Monday, July 26, 2010

If Alaska Governor Sean Parnell Is To Be Re-Elected, Gene Therriault Has To Resign; Andree McLeod Cries Wolf, And This Time There Is A Wolf

Occasionally, even a blind hog will find an acorn. Only the blind hog in this case, Andree McLeod, may have stumbled upon more than an acorn -- perhaps a sapling, if not yet a full grown oak tree. And it could ultimately cost Governor Sean Parnell his job on August 24th, although a newly-released Hellenthal poll showing Parnell leading by 45 percentage points may make this unlikely. A new Anchorage Daily News story now stitches it all together.

Documents procured and released to the public by McLeod indicate that Governor Sean Parnell offered a job as energy advisor in his administration to Gene Therriault while Therriault was still a state senator. Even though the appointment was not officially formalized until after Therriault's resignation from the state senate, this still appears to be a violation of Article 2, Section 5 of the Alaska State Constitution and AS 24.05.040, as follows:

“During the term for which elected and for one year thereafter, no legislator may be nominated, elected, or appointed to any other office or position of profit which has been created, or the salary or emoluments of which have been increased, while he was a member".

Here's a copy of the document released by Andree McLeod which is now being described as the "smoking gun". Down on line 5, Therriault clearly signs the document as a new employee on September 12th, 2009, the day BEFORE he resigned from the legislature:


Click on the graphic for a larger depiction, or click HERE for the PDF version

So let's summarize the timeline of critical events:

-- September 1st, 2009: Linda Perez of the governor’s office signed the “Request for Personnel Action” form displayed above. This implies that Therriault already conditionally accepted a "generic" position in the Parnell administration, a position not officially created and named until September 21st.

-- September 12th, 2009: Gene Therriault signs the form.

-- September 13th, 2009: Gene Therriault resigns from the state senate.

-- September 14th, 2009: Designated as the effective date of Therriault's hire after the fact.

-- September 21st, 2009: The Parnell administration officially created and named the position to which Therriault was appointed, and then back-dated the appointment to September 14th.



Parnell spokeswoman Sharon Leighow did some serious tap-dancing to explain this one. She told KTUU Channel 2 that Therriault's new position was entirely legal because the personnel form shows that the job was officially created on Sept. 21, and then retroactively applied to his first day on the job, Sept. 14 -- the day after Therriault resigned as Senator -- and therefore is not subject to the one-year waiting period. Sept. 14 is listed on the personnel form as the effective date for Therriault's new job. Leighow says a discrepancy in job creation dates and effective days are part of the normal paperwork process with all jobs at the state level as forms get filed, and are never off more than one pay cycle for any given employee. She further explained that the Sept. 21 job date -- not the date Therriault signed the request form -- is the one that makes the job official. And finally, she added that the Sept. 1 date is simply when paperwork for the position was started, and that it does not mean the job was created, which is the threshold under state law.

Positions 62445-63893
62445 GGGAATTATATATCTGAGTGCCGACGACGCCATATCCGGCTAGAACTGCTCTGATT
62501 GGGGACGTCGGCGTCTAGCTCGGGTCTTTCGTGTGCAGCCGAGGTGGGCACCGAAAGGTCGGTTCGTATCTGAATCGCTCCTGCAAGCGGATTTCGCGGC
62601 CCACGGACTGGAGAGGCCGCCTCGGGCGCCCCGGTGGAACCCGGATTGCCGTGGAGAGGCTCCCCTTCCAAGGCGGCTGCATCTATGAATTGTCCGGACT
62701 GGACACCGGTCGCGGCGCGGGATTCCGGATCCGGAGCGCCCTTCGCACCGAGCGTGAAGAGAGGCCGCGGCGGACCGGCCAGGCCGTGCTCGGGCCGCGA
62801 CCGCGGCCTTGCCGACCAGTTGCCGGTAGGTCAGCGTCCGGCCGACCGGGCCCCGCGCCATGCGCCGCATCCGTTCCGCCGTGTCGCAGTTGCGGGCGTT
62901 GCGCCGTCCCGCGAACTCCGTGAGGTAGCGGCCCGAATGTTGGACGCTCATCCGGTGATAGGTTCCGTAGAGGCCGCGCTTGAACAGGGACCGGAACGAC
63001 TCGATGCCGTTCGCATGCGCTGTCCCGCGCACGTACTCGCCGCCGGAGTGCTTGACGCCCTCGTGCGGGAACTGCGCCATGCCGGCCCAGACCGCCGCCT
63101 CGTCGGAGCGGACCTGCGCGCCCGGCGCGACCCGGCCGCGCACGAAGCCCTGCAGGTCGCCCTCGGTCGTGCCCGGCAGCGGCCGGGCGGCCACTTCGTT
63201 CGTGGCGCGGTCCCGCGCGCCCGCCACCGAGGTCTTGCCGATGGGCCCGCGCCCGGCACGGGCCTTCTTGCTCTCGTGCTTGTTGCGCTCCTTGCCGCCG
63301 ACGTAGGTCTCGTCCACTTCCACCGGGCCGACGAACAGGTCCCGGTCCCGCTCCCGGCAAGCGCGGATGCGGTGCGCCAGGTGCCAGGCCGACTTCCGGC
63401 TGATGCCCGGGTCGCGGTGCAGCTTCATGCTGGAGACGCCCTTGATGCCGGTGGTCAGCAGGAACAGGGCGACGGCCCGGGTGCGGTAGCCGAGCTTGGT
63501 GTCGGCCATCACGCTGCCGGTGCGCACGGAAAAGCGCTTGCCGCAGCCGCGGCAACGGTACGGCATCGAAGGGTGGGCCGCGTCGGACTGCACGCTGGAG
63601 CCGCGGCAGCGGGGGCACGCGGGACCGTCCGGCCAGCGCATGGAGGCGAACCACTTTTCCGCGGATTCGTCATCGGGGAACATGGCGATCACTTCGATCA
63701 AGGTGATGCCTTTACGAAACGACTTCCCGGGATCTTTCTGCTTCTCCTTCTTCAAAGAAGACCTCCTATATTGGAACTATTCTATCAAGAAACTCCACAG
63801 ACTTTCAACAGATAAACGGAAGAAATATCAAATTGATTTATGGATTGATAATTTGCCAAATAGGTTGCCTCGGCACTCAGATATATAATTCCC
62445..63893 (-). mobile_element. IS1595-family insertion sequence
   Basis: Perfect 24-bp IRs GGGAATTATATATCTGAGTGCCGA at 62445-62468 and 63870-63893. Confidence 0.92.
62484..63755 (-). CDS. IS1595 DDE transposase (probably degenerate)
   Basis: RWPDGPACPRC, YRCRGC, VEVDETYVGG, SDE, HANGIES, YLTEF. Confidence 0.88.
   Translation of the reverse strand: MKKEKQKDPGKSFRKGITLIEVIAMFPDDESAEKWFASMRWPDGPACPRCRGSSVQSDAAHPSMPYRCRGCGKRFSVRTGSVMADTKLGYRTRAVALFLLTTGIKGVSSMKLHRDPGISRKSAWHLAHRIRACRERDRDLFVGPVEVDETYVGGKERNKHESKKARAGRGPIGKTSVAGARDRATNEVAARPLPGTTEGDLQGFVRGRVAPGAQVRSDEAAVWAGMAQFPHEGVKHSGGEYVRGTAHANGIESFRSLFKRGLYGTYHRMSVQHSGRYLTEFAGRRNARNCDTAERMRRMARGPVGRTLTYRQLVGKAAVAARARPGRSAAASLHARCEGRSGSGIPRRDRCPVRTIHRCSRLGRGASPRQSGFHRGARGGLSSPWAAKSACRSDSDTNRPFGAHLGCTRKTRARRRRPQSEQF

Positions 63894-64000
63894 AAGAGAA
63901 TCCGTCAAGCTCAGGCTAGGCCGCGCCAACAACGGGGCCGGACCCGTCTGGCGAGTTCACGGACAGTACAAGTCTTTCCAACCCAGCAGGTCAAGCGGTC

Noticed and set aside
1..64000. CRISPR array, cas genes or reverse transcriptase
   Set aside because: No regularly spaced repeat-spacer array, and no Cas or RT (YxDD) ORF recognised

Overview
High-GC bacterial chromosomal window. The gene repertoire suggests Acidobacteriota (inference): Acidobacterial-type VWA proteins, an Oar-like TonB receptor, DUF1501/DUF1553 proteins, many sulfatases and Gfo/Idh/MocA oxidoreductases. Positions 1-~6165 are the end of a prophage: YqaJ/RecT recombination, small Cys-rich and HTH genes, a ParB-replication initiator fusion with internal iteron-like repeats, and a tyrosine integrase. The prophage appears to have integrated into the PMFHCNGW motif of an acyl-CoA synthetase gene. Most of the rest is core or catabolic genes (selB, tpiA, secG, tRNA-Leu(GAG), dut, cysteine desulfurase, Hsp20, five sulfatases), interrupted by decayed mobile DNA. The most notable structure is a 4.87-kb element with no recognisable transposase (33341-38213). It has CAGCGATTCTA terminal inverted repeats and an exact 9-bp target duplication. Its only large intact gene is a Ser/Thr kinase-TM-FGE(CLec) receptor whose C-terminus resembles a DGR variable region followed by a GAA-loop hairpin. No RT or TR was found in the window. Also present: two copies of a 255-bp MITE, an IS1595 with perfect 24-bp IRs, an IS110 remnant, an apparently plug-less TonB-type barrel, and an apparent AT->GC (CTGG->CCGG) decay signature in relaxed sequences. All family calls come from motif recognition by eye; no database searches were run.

So far, Gov. Parnell is standing behind Therriault. In an interview on Friday July 23rd, Parnell said the advice he received in hiring the former lawmaker in 2009 was the same legal advice that's been given for decades. He said he acted in good faith and is standing on that legal precedent and practice, which he said allows for hiring if the position was created after the legislator left office. Therriault also has a strong financial incentive to stay put in the $110,000 per year position -- it will greatly increase Therriault's state retirement pay, which is based on the three highest earning years in state government. Dan Fagan discusses this aspect more extensively on The Alaska Standard.

However, another precedent was set after Nancy Dahlstrom recently resigned from a similar patronage position created for her by Gov. Parnell. Parnell appointed Dahlstrom his military affairs adviser under virtually identical conditions. After the Alaska Department of Law determined that Dahlstrom should not have been offered the job while she was still serving in the legislature, she resigned shortly thereafter. Because Dahlstrom resigned, calls for Therriault's resignation are now escalating, particularly from Parnell's number one Republican gubernatorial challenger Ralph Samuels.

The Alaska Dispatch records Therriault's reaction. Therriault says that he actually signed the personnel action form on September 17th, when he returned to Juneau. He offered no explanation as to why a date of September 12th was written on the form next to his signature, though. But a subsequent News-Miner story indicates that Therriault may have signed the form on September 12th, but did not turn it in until September 17th. A personnel technician then entered the information into the database on September 18th.

A recent Rasmussen poll seemingly indicated that both of Parnell's main Republican challenger, Ralph Samuels and Bill Walker, might be closing a once-astronomical gap, although a new Hellenthal poll indicates otherwise. Still, the Therriault appointment could be the breakthrough one of them, particularly Ralph Samuels, needs to overhaul Parnell. Gene Therriault should follow Nancy Dahlstrom's example and resign.

No comments:

Post a Comment